|Publication number||US4542751 A|
|Application number||US 06/459,838|
|Publication date||Sep 24, 1985|
|Filing date||Jan 21, 1983|
|Priority date||Mar 15, 1982|
|Publication number||06459838, 459838, US 4542751 A, US 4542751A, US-A-4542751, US4542751 A, US4542751A|
|Inventors||Henry L. Webster, Wayne K. Barlow|
|Original Assignee||Wescor, Inc.|
|Export Citation||BiBTeX, EndNote, RefMan|
|Patent Citations (9), Non-Patent Citations (2), Referenced by (26), Classifications (11), Legal Events (3)|
|External Links: USPTO, USPTO Assignment, Espacenet|
The present application is a continuation-in-part of copending application Ser. No. 358,012, filed Mar. 15, 1982, now abandoned.
The invention is concerned with the collection of human sweat for medical evaluation and is particularly directed to the providing of a new sweat collection device.
2. State of the Art
For many years it has been known that the concentrations of sodium and chloride are considerably above normal in the sweat of children suffering from cystic fibrosis of the pancreas.
In recent years, it has been common to induce sweating in a localized area of a person's body by an iontophoretic application of a drug such as pilocarpine nitrate. Under one sweat-collection method, the stimulated skin area is covered by a preweighed, salt-free, gauze pad which is held in place by a sheet of plastic sealed to the patient such that the sweat produced in the covered area is collected in the gauze pad. After approximately 45 minutes or longer the pad is quickly removed and re-weighed, after which the sweat is eluted into an aqueous solution for analysis, taking care not to allow evaporation of any of the sweat, since sweat evaporation results in artificially high concentrations of sodium and chloride.
More recently, it has been discovered that electrical conductivity and osmolality measurements of sweat are also useful for determining increased sodium and chloride concentrations. An advantage of these methods is that a much smaller volume of sweat can be used than is required by the gauze method, and it has been common practice to sealingly secure a small inverted cup over the pilocarpine-treated skin area for the collection of the secreted sweat. Sweat droplets form on the skin covered by the cup and are collected for analysis by tilting the cup and scraping the skin-contacting portions of the cup's rim across the skin to pool the droplets and force the pooled sweat into the cup. This method of collection has suffered, however, by reason of condensation on the interior of the cup, which introduces major error in the results of the analysis. Also, a large surface area of sweat is exposed when the cup is removed, thus making it necessary to work rapidly when collecting the sweat so that salt concentration will not be artificially high.
Use of a cup for sweat-collection also poses the problem of determining how much sweat will be collected, since some persons sweat much more than others. Thus, just prior to removing a cup, one is never sure whether or not a sufficient quantity of sweat has been collected.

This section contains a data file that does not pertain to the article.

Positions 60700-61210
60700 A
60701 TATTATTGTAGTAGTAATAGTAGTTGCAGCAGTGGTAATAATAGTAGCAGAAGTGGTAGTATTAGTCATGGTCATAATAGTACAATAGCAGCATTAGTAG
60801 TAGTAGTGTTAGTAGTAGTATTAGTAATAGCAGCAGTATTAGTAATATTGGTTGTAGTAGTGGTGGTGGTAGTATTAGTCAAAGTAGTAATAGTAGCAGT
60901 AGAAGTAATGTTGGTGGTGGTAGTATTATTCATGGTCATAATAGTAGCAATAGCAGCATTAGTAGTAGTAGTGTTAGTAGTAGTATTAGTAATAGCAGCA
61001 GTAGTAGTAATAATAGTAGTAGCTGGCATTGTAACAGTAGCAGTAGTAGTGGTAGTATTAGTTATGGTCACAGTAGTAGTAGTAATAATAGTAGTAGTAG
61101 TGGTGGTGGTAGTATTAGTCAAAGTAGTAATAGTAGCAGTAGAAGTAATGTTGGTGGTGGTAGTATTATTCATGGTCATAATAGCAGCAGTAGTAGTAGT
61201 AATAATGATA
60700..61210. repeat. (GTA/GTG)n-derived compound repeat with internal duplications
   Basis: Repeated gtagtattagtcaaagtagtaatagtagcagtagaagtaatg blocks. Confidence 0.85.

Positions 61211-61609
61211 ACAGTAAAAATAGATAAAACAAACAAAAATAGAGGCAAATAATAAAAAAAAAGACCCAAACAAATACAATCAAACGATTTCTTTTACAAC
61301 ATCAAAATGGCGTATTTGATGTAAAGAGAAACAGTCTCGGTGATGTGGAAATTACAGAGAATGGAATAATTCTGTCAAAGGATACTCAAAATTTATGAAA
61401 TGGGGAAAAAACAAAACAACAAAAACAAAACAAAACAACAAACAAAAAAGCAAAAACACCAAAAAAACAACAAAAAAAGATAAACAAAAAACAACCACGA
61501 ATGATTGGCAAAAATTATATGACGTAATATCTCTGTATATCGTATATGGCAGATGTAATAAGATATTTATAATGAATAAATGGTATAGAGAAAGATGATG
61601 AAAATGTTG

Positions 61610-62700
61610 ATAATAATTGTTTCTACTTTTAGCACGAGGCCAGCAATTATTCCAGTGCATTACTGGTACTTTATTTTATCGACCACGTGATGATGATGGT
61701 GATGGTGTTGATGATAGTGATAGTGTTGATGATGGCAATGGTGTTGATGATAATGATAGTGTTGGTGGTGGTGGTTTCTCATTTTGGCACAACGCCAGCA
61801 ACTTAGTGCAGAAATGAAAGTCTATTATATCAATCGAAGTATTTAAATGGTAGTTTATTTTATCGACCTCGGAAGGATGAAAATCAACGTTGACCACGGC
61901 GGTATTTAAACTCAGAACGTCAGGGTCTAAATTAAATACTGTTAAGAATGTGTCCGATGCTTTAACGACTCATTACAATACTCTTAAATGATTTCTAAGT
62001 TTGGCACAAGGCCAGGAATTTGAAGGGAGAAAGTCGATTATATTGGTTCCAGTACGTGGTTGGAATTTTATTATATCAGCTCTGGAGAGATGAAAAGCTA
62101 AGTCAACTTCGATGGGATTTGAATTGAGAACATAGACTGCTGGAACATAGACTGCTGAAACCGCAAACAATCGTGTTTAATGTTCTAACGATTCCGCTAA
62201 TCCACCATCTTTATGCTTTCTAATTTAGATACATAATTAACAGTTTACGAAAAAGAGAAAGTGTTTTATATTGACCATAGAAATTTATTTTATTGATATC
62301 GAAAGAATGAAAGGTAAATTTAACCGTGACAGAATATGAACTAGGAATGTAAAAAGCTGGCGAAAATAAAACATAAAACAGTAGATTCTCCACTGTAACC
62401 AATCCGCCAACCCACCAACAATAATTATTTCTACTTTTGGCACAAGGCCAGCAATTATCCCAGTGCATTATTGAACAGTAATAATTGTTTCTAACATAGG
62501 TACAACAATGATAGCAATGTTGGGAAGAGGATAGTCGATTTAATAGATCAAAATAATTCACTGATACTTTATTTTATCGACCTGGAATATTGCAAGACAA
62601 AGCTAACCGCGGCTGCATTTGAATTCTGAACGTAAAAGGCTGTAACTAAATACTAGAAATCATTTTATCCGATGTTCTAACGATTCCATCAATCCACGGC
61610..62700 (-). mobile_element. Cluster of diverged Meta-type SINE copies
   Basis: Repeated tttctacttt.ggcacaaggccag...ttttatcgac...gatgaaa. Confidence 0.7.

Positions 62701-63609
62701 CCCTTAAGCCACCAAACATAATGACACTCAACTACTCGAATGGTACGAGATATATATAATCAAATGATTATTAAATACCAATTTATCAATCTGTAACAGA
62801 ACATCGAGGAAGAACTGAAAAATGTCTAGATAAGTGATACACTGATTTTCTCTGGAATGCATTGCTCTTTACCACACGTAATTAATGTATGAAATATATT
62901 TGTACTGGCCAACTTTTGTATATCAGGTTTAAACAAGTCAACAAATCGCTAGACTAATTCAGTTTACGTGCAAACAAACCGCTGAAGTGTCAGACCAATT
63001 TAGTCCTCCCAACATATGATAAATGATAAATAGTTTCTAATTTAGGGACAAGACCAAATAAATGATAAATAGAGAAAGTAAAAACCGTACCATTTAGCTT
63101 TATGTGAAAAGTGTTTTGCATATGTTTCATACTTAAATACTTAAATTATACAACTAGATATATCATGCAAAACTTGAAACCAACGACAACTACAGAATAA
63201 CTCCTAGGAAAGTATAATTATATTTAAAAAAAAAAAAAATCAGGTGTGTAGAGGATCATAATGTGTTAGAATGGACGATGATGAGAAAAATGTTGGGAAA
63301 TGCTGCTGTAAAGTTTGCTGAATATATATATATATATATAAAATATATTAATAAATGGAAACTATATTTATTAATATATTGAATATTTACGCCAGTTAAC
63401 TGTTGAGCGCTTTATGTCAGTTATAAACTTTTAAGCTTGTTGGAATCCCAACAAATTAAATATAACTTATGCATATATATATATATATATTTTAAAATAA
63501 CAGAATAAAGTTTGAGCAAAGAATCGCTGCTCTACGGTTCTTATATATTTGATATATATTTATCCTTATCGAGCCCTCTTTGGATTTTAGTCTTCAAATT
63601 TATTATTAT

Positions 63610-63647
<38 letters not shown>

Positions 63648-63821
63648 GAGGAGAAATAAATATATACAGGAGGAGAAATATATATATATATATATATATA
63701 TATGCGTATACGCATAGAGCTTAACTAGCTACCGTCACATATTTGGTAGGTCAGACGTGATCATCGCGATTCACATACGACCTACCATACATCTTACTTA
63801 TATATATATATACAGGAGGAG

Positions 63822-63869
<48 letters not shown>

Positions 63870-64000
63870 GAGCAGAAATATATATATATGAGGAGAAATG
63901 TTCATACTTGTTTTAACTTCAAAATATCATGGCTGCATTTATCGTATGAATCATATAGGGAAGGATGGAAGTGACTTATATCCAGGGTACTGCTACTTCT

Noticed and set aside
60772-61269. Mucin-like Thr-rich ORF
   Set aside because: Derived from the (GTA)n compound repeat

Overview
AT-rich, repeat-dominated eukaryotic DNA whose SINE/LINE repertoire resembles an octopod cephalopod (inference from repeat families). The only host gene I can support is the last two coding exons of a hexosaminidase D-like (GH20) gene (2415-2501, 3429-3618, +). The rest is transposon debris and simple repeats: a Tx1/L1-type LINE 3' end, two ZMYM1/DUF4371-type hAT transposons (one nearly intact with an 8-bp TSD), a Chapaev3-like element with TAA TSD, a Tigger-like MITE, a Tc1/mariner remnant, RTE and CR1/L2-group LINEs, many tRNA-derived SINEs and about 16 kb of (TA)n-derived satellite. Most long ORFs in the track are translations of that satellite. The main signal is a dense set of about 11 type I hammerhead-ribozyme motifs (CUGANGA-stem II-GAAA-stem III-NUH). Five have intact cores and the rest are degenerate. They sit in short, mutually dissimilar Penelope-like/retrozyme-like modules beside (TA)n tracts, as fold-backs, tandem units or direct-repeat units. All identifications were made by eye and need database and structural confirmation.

A heated sweat cup as described in U.S. Pat. No. 4,266,556 has eliminated the serious problem of error caused by condensation. It provides an error-free sample of the patient's sweat. However, as with any cup device for collecting sweat and even though a practitioner can become very adept with practice, it is difficult to avoid loss of sweat during scraping, and error may arise from inclusion of sweat, concentrated by evaporation, that borders the area covered by the cup.
Although the heated cup must be recognized as a major advance in sweat collection devices, there has been one other negative factor connected with its use. It should be realied that the patients who are tested for cystic fibrosis are generally quite young. The iontophoresis step requires the patient to be "attached" to an electrical power source for several minutes. Use of a heated cup extends this time by some fifteen minutes more, a length of time which may seem interminable to a child.
A quite different sweat-collecting device was used early in the 1960's for experimental purposes in simultaneously measuring the rate of sweating and the salt concentration of the sweat. It is described and schematically illustrated in the June 1963 issue of "The Journal of Pediatrics", pages 855-867, in an article entitled "Studies of Salt Excretion in Sweat" by Lewis E. Gibson and Paul A. di Sant' Agnese. This device comprised a shaped, cylindrical block of transparent "Lucite" plastic, having a concave bottom surface bordered by an annular flat margin for direct application to the skin of a patient as a sweat collector. Sweat produced within the area covered by the concavity was forced into an elongate, transparent, measuring tube connected to an axial bore leading upwardly from the center of the concavity. Salt concentration of the sweat was determined by means of two electrodes extending into the axial bore in spaced relationship lengthwise of the bore to measure electrical conductivity of the sweat in the bore. Periodically, sweat was removed from the device by means of a syringe connected to a so-called "pull-off" tube that intersected the bore below the electrodes. The total sweat sample obtained by the syringe was subjected to electrical conductivity measurement to determine average conductivity and was analyzed photometrically for salt content.
This device had what the experimenters termed "dead space", which included space between the skin of the person being tested and the concave sweat-collecting surface of the device. Although this was recognized as a source of possible error in test results obtained by experimental use of the device and was taken into consideration in test calculations made, it represents a loss of sweat volume which could be serious in the routine medical laboratory use of a device of this kind.